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“Walking With God.”

A Sermon, by the Rev. Henry S. Jacobs, Minister of the Congregation Neve Shalom, Spanish-Town, Jamaica.

את האלהים התהלך נח

“Noah walked with God.”—Genesis vi. 9.

The annals of the world too surely inform us that one false step generally leads to the commission of many iniquities. The <<496>>first act of disobedience by our primeval parents was followed by others of a yet more heinous nature on the part of their posterity. No sooner had they begun to propagate on the surface of the earth, than they evinced an antagonistic spirit to the cause of virtue, cast off all allegiance to their heavenly King, and debased themselves by investing senseless objects with the attributes and power of the Deity, till at last they arrived at a point of corruption which called for condign retribution. Unexampled for irreligion and impiety must have been the era to which the text bears reference, since amidst a succession of ages only two indi­viduals, between whom intervened a period of several hundred years, are recorded in Scripture, whose characters were at all redeemed from the awful depravity which then reigned paramount. The first was Enoch, whose earthly career was of brief duration; of the second, we are emphatically informed in the passage which has been chosen for exhortation this day, “Noah walked with God.”

These words follow so immediately the description of the patriarch’s general character, that we are involuntarily induced to pause and reflect thereon, as they are evidently intended to convey a signification replete with wholesome information.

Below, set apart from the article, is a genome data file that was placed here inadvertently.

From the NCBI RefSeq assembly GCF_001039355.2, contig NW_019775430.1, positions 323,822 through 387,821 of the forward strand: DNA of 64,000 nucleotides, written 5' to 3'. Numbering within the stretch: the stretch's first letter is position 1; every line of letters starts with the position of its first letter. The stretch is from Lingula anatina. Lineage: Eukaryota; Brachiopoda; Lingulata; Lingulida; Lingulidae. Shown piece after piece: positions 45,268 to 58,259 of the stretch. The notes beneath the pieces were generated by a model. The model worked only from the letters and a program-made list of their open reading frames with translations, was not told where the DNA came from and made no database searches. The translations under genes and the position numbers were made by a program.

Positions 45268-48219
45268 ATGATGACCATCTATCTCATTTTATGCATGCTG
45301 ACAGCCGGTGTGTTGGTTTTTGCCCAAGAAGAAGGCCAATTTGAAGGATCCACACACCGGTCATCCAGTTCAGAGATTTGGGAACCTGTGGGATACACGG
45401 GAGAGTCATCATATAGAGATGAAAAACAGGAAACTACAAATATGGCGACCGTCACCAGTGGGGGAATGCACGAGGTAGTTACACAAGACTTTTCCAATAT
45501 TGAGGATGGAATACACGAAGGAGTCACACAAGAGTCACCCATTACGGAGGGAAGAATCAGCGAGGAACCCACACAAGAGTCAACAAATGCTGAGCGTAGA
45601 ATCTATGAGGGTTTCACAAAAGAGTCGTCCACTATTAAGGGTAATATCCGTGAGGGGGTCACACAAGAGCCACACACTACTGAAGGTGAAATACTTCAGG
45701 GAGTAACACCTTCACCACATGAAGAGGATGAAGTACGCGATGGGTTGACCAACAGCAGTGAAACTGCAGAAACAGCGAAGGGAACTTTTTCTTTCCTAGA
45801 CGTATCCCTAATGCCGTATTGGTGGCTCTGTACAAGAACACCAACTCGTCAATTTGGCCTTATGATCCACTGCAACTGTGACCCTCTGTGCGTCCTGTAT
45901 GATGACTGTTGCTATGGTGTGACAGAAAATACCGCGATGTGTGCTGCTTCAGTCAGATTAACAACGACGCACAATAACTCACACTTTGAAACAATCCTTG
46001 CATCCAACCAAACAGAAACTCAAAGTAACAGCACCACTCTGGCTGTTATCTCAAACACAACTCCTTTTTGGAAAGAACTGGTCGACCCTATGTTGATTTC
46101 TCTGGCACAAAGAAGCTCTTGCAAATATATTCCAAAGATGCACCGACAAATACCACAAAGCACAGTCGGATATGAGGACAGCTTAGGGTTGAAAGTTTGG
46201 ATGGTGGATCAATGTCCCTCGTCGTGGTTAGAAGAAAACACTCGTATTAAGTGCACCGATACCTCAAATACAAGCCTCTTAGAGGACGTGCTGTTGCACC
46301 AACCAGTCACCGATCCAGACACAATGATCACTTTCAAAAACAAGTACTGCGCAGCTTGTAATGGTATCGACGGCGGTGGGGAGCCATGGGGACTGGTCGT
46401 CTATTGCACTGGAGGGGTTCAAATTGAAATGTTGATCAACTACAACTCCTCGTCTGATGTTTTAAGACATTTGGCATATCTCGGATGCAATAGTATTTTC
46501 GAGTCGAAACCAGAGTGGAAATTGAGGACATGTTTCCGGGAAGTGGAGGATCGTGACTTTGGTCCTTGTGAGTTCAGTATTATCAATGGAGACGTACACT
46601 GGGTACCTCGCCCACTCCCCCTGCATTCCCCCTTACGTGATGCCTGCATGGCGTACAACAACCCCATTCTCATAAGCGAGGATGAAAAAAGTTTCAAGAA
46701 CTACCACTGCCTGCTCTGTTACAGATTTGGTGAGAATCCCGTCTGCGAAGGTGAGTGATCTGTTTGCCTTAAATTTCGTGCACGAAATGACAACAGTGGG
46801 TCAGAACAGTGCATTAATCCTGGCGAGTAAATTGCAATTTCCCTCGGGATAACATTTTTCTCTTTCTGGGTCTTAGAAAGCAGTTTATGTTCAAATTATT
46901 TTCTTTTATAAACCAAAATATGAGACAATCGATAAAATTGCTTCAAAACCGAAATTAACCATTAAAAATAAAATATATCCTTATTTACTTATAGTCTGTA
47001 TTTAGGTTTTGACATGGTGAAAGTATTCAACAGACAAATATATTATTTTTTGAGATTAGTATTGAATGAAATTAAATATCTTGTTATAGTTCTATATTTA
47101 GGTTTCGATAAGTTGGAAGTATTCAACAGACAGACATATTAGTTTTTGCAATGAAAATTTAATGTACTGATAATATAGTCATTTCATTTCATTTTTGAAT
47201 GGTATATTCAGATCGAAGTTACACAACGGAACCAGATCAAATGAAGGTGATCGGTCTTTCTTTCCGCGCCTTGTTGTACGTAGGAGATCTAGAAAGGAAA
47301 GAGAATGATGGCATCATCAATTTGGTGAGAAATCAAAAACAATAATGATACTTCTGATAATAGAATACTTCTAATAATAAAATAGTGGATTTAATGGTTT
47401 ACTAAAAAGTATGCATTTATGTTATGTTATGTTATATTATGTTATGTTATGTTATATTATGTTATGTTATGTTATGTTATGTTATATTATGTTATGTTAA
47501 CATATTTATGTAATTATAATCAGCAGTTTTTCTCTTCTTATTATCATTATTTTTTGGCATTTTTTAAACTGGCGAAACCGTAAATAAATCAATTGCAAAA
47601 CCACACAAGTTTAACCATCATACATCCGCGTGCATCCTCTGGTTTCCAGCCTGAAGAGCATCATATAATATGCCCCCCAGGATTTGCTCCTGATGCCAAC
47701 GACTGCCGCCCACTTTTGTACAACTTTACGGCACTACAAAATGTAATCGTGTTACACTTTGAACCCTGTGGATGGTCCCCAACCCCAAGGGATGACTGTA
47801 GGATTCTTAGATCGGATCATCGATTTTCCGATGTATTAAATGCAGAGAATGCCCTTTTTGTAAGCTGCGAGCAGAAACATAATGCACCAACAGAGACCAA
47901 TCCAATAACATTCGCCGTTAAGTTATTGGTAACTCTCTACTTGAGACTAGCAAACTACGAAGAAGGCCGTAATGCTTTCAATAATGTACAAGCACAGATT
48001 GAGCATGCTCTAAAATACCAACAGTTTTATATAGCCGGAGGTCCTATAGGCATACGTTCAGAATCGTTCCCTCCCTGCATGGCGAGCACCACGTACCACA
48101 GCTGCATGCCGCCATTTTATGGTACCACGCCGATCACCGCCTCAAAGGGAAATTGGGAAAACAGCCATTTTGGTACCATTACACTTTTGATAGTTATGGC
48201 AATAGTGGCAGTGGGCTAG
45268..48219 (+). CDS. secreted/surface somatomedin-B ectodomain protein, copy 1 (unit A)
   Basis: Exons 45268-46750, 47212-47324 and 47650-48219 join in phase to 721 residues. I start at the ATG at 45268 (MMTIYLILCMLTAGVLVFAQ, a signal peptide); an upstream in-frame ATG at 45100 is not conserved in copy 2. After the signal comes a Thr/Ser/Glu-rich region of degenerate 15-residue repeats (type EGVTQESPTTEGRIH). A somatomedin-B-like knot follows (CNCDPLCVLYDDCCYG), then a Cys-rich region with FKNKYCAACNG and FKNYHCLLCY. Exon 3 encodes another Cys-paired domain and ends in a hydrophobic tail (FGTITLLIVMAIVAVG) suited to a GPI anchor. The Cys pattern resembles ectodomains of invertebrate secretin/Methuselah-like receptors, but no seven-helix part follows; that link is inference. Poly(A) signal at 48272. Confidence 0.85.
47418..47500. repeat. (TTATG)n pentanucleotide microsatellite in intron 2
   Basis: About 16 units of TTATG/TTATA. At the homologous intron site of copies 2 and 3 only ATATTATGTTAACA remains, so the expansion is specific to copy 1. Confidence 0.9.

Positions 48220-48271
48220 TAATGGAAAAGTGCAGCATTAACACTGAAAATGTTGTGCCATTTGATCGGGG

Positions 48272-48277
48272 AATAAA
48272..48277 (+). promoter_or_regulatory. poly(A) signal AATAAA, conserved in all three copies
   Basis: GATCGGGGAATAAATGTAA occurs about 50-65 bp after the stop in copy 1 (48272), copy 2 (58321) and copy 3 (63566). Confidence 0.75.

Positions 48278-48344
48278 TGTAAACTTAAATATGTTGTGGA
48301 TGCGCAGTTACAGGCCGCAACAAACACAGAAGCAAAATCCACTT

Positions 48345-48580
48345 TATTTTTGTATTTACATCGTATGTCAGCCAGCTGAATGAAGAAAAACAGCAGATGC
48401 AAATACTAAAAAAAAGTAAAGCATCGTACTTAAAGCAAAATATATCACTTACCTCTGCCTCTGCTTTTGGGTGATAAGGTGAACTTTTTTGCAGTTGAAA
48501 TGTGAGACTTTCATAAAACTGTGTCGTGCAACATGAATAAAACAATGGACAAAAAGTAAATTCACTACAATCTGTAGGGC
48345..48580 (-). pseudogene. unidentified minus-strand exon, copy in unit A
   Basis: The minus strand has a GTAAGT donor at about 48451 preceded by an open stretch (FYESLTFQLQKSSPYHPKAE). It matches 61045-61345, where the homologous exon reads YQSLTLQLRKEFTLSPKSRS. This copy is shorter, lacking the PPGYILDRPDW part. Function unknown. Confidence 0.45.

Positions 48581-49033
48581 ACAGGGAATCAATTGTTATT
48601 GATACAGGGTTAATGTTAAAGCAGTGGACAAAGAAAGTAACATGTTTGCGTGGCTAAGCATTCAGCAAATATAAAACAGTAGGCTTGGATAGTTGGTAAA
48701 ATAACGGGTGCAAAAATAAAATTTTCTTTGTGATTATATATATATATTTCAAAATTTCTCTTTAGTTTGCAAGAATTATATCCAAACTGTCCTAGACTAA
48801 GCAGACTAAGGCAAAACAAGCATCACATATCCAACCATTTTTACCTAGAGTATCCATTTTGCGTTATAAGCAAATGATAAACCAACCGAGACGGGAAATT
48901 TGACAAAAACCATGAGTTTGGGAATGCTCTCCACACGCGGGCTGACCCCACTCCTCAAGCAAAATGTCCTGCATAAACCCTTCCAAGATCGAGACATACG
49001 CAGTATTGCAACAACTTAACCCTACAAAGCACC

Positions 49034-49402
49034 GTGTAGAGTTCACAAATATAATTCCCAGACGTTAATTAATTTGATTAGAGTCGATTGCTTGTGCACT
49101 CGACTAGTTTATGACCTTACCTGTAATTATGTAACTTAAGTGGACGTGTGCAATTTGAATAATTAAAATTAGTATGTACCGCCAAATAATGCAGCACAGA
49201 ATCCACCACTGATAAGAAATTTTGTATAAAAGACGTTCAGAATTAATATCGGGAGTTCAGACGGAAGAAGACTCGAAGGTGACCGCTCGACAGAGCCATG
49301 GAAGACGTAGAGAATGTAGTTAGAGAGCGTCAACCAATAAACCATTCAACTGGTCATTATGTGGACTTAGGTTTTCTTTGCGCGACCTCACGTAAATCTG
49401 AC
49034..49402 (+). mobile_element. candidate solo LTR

If there be a virtue which calls forth more ardent admiration than another, it is the steadfast attachment and devotedness to God, when all around have apostatized from his ways. It argues a strength of mind, an abnegation of self, and a fidelity to religion, far beyond the usual characteristics of human nature. There are not many, indeed, who have sufficient firmness and self-reliance to disregard the scoffs and sneers of their companions at their so-called bigotry and over delicacy. But how few are there, who will brave actual danger, when imminent peril attends the practice of a proscribed creed? This stability of faith and contempt of personal danger can only be inspired by Him who is “wonderful in counsel, excellent in working.” But Noah was of the truly pious. “When all flesh had corrupted their way on earth,” he was untainted by the general corruption. He stood forward as the fearless advocate of God’s cause, when that cause was derided by his fellowmen. Mark the result: when the justly merited punishment on the human race descended from on high, and by the mighty deluge they were swept from off the face of the <<497>>earth, “then were left only Noah and those who were with him in the ark.” His undiminished faith produced its own reward, and sheds yet a halo round his memory. The record which is left of his character is one which every individual should strive to attain. The sacred historian, after having informed us that “Noah was a righteous man, perfect in his generations,” adds the significant, though concise sentence, which has been selected as the text, את האלהים הלך נח  “Noah walked with God.”

It is to refer to this emphatic designation, that I have particularly in view in addressing you on the present occasion, and to offer for your consideration a few remarks illustrative of the man “who walks with God.”